Functional inferences of environmental coccolithovirus biodiversity

Abstract

The cosmopolitan calcifying alga Emiliania huxleyi is one of the most abundant bloom forming coccolithophore species in the oceans and plays an important role in global biogeochemical cycling. Coccolithoviruses are a major cause of coccolithophore bloom termination and have been studied in laboratory, mesocosm and open ocean studies. However, little is known about the dynamic interactions between the host and its viruses, and less is known about the natural diversity and role of functionally important genes within natural coccolithovirus communities. Here, we investigate the temporal and spatial distribution of coccolithoviruses by the use of molecular fingerprinting techniques PCR, DGGE and genomic sequencing. The natural biodiversity of the virus genes encoding the major capsid protein (MCP) and serine palmitoyltransferase (SPT) were analysed in samples obtained from the Atlantic Meridional Transect (AMT), the North Sea and the L4 site in the Western Channel Observatory. We discovered nine new coccolithovirus genotypes across the AMT and L4 site, with the majority of MCP sequences observed at the deep chlorophyll maximum layer of the sampled sites on the transect. We also found four new SPT gene variations in the North Sea and at L4. Their translated fragments and the full protein sequence of SPT from laboratory strains EhV-86 and EhV-99B1 were modelled and revealed that the theoretical fold differs among strains. Variation identified in the structural distance between the two domains of the SPT protein may have an impact on the catalytic capabilities of its active site. In summary, the combined use of ‘standard’ markers (i.e. MCP), in combination with metabolically relevant markers (i.e. SPT) are useful in the study of the phylogeny and functional biodiversity of coccolithoviruses, and can provide an interesting intracellular insight into the evolution of these viruses and their ability to infect and replicate within their algal hosts.

This is a preview of subscription content, access via your institution.

References

  1. Abrescia N G, Bamford D H, Grimes J M, and Stuart D I. 2012. Structure unifies the viral universe. Annu Rev Biochem, 81: 795–822.

    PubMed  Article  CAS  Google Scholar 

  2. Allen M J, Schroeder D C, Holden M T, and Wilson W H. 2006. Evolutionary History of the Coccolithoviridae. Mol Biol Evol, 23: 86–92.

    PubMed  Article  CAS  Google Scholar 

  3. Allen M J, Schroeder D C, Donkin A, Crawfurd K J, and Wilson W H. 2006. Genome comparison of two Coccolithoviruses. Virol J, 3: 15.

    PubMed  Article  Google Scholar 

  4. Allen M J, Martinez-Martinez J, Schroeder D C, Somerfield P J, and Wilson W H. 2007. Use of microarrays to assess viral diversity: from genotype to phenotype. Environ Microbiol, 9: 971–982.

    PubMed  Article  CAS  Google Scholar 

  5. Allen M J, Forster T, Schroeder D C, Hall M, Roy D, Ghazal P, and Wilson W H. 2006. Locus-specific gene expression pattern suggests a unique propagation strategy for a giant algal virus. J Virol, 80: 7699–7705.

    PubMed  Article  CAS  Google Scholar 

  6. Bamford D H, Grimes J M, and Stuart D I. 2005. What does structure tell us about virus evolution?. Curr Opin Struct Biol, 15: 655–663.

    PubMed  Article  CAS  Google Scholar 

  7. Bidle K D, and Vardi A. 2011. A chemical arms race at sea mediates algal host-virus interactions. Curr Opin Microbiol, 14: 449–457.

    PubMed  Article  Google Scholar 

  8. Bidle K D, Haramaty L, Barcelos E R J, and Falkowski P. 2007. Viral activation and recruitment of metacaspases in the unicellular coccolithophore, Emiliania huxleyi. Proc Natl Acad Sci U S A, 104: 6049–6054.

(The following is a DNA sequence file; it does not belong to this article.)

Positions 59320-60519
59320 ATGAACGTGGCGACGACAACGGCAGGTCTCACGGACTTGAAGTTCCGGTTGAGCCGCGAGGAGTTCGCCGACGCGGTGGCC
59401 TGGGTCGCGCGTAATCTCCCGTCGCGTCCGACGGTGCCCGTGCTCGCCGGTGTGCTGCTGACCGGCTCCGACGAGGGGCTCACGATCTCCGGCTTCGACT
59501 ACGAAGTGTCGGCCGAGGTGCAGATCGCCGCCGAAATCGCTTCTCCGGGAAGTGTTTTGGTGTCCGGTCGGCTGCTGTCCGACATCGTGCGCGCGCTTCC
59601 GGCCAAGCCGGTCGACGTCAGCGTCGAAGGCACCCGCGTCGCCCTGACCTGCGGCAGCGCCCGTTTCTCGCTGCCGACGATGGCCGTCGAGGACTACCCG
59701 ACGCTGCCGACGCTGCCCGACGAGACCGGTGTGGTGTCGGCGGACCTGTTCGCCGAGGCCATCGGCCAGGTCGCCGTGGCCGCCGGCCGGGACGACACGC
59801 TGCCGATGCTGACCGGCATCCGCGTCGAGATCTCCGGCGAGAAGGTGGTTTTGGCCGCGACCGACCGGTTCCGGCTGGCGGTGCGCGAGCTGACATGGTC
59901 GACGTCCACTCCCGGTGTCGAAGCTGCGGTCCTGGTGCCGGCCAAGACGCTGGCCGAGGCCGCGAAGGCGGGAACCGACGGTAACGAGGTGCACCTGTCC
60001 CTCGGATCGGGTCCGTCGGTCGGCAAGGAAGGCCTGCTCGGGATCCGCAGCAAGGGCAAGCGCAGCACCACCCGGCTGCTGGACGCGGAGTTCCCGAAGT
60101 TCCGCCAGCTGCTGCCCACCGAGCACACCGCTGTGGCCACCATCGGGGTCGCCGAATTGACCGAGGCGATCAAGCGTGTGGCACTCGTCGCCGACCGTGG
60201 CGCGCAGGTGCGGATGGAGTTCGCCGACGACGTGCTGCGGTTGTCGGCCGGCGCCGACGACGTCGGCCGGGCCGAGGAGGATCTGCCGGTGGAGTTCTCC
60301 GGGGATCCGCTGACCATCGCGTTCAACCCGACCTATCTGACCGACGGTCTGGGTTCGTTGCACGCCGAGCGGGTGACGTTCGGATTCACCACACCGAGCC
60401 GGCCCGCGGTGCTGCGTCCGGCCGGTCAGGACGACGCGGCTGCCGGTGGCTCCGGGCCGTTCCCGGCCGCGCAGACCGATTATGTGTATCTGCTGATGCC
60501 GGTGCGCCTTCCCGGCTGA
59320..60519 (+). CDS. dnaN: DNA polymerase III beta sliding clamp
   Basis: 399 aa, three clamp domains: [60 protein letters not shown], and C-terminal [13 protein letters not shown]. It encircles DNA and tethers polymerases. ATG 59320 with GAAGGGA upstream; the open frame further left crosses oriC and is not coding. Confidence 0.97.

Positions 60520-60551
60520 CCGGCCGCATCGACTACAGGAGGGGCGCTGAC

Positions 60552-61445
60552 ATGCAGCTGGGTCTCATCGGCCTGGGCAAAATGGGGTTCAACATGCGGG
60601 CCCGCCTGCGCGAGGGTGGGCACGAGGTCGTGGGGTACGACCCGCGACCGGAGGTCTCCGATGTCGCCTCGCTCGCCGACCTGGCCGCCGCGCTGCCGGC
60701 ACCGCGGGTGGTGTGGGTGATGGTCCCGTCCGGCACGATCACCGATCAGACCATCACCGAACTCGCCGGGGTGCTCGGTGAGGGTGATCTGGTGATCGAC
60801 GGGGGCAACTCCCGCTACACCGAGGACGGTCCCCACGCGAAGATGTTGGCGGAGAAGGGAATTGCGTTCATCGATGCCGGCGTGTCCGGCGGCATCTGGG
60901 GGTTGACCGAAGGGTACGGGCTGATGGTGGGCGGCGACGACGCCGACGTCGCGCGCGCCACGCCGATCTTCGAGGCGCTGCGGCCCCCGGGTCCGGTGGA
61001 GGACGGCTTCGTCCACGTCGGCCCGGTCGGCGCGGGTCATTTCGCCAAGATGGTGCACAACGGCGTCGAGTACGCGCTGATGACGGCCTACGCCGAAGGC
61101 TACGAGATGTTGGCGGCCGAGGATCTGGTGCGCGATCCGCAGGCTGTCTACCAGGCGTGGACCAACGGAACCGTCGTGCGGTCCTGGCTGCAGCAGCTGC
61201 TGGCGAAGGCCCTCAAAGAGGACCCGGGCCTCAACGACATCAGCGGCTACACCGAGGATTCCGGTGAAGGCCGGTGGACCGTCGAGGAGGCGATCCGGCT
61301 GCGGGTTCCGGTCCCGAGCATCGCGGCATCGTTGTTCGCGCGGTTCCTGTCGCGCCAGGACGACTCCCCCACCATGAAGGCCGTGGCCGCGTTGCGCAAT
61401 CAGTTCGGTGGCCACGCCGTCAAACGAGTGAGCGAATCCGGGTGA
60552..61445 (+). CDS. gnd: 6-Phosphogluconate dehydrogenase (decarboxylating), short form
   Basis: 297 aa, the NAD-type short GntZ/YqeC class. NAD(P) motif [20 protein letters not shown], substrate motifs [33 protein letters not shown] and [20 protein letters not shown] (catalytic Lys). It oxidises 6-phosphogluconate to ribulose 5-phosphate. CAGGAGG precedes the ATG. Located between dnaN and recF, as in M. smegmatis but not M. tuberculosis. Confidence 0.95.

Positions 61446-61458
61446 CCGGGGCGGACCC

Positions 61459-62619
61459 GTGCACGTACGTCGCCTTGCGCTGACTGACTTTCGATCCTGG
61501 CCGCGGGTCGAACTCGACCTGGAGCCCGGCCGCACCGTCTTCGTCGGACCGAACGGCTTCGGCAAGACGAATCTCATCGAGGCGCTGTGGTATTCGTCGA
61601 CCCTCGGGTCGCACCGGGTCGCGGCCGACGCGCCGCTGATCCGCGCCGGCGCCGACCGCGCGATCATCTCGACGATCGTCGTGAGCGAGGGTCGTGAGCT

PubMed  Article  CAS  Google Scholar 

  9. Brussaard C P, Marie D, and Bratbak G. 2000. Flow cytometric detection of viruses. J Virol Methods, 85: 175–182.

    PubMed  Article  CAS  Google Scholar 

  10. Brussaard C P, Wilhelm S W, Thingstad F, Weinbauer M G, Bratbak G, Heldal M, Kimmance S A, Middelboe M, Nagasaki K, Paul J H, Schroeder D C, Suttle C A, Vaque D, and Wommack K E. 2008. Global-scale processes with a nanoscale drive: the role of marine viruses. ISME J, 2: 575–578.

    PubMed  Article  CAS  Google Scholar 

  11. Chen F, Suttle C A, and Short S M. 1996. Genetic diversity in marine algal virus communities as revealed by sequence analysis of DNA polymerase genes. Appl Environ Microbiol, 62: 2869–2874.

    PubMed  CAS  Google Scholar 

  12. Coolen M J. 2011. 7000 years of Emiliania huxleyi viruses in the Black Sea. Science, 333: 451–452.

    PubMed  Article  CAS  Google Scholar 

  13. de Wit R, and Bouvier T. 2006. ‘Everything is everywhere, but, the environment selects’; what did Baas Becking and Beijerinck really say?. Environ Microbiol, 8: 755–758.

    PubMed  Article  Google Scholar 

  14. Falkowski P G, Fenchel T, and Delong E F. 2008. The microbial engines that drive Earth’s biogeochemical cycles. Science, 320: 1034–1039.

    PubMed  Article  CAS  Google Scholar 

  15. Guex N, and Peitsch M C. 1997. SWISS-MODEL and the Swiss-PdbViewer: an environment for comparative protein modeling. Electrophoresis, 18: 2714–2723.

    PubMed  Article  CAS  Google Scholar 

  16. Han G, Gable K, Yan L, Allen M J, Wilson W H, Moitra P, Harmon J M, and Dunn T M. 2006. Expression of a novel marine viral single-chain serine palmitoyltransferase and construction of yeast and mammalian single-chain chimera. J Biol Chem, 281: 39935–39942.

    PubMed  Article  CAS  Google Scholar 

  17. Hanson R. 2010. Jmol — a paradigm shift in crystallographic visualization. Journal of Applied Crystallography, 43: 1250–1260.

    Article  CAS  Google Scholar 

  18. Hartshorn M J. 2002. AstexViewer: a visualisation aid for structure-based drug design. J Comput Aided Mol Des, 16: 871–881.

    PubMed  Article  CAS  Google Scholar 

  19. Kelley L A, and Sternberg M J. 2009. Protein structure prediction on the Web: a case study using the Phyre server. Nat Protoc, 4: 363–371.

    PubMed  Article  CAS  Google Scholar 

  20. Krupovic M, and Bamford D H. 2008. Virus evolution: how far does the double beta-barrel viral lineage extend? Nat Rev Microbiol, 6: 941–948.

    PubMed  Article  CAS  Google Scholar 

  21. Krupovic M, and Bamford D H. 2011. Double-stranded DNA viruses: 20 families and only five different architectural principles for virion assembly. Curr Opin Virol, 1: 118–124.